Monday, February 4, 2013

Dehaene on conscious and nonconscious processes

Stanislas Dehaene is another author (with Schurger) of the recent study of Libet's work. He edited the book The Cognitive Neuroscience of Consciousness, and his chapter can be found in full at this link. From the abstract:

"This introductory chapter attempts to clarify the philosophical, empirical, and theoretical bases on which a cognitive neuroscience approach to consciousness can be founded. We isolate three major empirical observations that any theory of consciousness should incorporate, namely (1) a considerable amount of processing is possible without consciousness, (2) attention is a prerequisite of consciousness, and (3) consciousness is required for some specific cognitive tasks, including those that require durable information maintenance, novel combinations of operations, or the spontaneous generation of intentional behavior. We then propose a theoretical framework that synthesizes those facts: the hypothesis of a global neuronal workspace".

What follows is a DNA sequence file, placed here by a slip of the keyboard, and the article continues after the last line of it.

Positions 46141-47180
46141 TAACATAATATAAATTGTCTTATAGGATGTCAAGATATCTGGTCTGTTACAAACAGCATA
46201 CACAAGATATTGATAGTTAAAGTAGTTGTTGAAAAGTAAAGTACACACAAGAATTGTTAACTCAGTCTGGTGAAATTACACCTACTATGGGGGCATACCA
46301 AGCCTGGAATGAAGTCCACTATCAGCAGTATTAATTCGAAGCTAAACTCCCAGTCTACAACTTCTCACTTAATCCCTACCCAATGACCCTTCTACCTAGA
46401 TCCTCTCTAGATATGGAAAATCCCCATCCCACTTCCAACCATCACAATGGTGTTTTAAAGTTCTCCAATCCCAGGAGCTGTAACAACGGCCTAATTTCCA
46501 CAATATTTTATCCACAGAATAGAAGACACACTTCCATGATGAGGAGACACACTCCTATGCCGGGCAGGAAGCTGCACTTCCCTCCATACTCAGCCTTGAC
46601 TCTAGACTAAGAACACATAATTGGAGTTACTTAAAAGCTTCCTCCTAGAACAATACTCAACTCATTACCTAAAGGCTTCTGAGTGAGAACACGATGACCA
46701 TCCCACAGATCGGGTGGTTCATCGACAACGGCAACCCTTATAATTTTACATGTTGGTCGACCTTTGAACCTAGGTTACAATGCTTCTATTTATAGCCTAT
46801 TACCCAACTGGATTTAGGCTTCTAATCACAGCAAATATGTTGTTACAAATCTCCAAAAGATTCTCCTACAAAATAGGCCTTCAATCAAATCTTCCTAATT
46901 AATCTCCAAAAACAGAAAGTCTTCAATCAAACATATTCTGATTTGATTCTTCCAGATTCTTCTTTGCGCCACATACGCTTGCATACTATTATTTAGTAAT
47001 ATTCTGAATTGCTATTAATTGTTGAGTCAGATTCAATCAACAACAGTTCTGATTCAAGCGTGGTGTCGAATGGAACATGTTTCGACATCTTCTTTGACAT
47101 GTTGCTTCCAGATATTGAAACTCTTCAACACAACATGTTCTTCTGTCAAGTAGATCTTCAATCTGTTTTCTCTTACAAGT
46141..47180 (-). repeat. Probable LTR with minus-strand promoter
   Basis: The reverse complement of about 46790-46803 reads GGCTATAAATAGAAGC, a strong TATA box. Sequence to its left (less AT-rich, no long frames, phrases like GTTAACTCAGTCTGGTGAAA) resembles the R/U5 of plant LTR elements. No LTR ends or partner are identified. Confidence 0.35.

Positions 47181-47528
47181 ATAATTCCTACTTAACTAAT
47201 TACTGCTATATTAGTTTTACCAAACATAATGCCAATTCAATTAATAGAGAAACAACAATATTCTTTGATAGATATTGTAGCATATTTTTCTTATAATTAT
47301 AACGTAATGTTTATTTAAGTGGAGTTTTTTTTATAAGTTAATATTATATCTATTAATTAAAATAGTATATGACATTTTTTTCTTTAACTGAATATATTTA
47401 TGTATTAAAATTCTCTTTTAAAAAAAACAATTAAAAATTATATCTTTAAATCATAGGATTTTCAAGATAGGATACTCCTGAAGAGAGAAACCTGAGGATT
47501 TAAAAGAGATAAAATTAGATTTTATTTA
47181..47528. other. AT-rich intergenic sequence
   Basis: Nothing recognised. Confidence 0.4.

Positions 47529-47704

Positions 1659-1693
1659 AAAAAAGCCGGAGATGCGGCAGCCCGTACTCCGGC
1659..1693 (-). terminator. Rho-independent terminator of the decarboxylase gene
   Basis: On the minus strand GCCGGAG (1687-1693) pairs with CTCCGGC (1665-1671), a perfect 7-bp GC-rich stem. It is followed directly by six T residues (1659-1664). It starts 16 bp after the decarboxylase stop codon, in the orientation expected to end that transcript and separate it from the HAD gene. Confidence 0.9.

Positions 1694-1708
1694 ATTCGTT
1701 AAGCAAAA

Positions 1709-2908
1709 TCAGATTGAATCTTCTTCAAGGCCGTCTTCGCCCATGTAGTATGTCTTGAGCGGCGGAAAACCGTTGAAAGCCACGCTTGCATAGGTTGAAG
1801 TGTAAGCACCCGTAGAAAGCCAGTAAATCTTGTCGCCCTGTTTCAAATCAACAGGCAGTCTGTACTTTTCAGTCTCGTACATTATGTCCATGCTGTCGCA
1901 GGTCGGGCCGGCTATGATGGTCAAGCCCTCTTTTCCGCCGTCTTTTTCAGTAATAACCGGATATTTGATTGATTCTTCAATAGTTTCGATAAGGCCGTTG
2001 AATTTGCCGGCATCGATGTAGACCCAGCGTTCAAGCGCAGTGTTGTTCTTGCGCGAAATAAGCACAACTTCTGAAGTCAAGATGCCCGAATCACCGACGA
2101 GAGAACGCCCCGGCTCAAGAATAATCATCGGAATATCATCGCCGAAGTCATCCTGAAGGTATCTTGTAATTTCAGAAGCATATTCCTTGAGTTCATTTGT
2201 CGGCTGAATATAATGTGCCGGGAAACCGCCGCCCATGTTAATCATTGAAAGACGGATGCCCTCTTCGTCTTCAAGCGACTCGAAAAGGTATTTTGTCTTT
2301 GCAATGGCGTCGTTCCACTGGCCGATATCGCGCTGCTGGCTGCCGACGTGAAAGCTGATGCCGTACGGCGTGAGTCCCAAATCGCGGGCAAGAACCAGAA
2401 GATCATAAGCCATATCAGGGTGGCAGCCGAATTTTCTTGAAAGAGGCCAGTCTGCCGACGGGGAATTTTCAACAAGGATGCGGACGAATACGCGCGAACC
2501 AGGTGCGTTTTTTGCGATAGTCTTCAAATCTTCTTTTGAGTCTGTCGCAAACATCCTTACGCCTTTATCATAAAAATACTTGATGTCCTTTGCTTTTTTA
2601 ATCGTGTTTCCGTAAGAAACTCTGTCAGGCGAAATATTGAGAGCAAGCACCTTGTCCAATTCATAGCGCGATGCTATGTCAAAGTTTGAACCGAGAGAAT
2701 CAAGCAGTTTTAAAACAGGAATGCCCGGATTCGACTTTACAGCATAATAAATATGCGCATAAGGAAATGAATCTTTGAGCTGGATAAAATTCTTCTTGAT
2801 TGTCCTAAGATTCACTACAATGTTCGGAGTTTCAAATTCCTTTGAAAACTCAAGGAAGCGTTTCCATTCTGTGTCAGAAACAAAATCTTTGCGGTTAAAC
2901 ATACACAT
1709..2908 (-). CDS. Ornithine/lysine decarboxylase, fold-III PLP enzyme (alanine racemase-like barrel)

The above info in from 2001. The following is a one of his more recent articles from 2009, akin to the Schurger article in a previous post. These guys are definitely into consciousness. "Conscious and nonconscious processes." From the abstract:

"Among the many brain events evoked by a visual stimulus, which ones are associated specifically with conscious perception, and which merely reflect nonconscious processing? Understanding the neuronal mechanisms of consciousness is a major challenge for cognitive neuroscience. Recently, progress has been achieved by contrasting behavior and brain activation in minimally different experimental conditions, one of which leads to conscious perception whereas the other does not."

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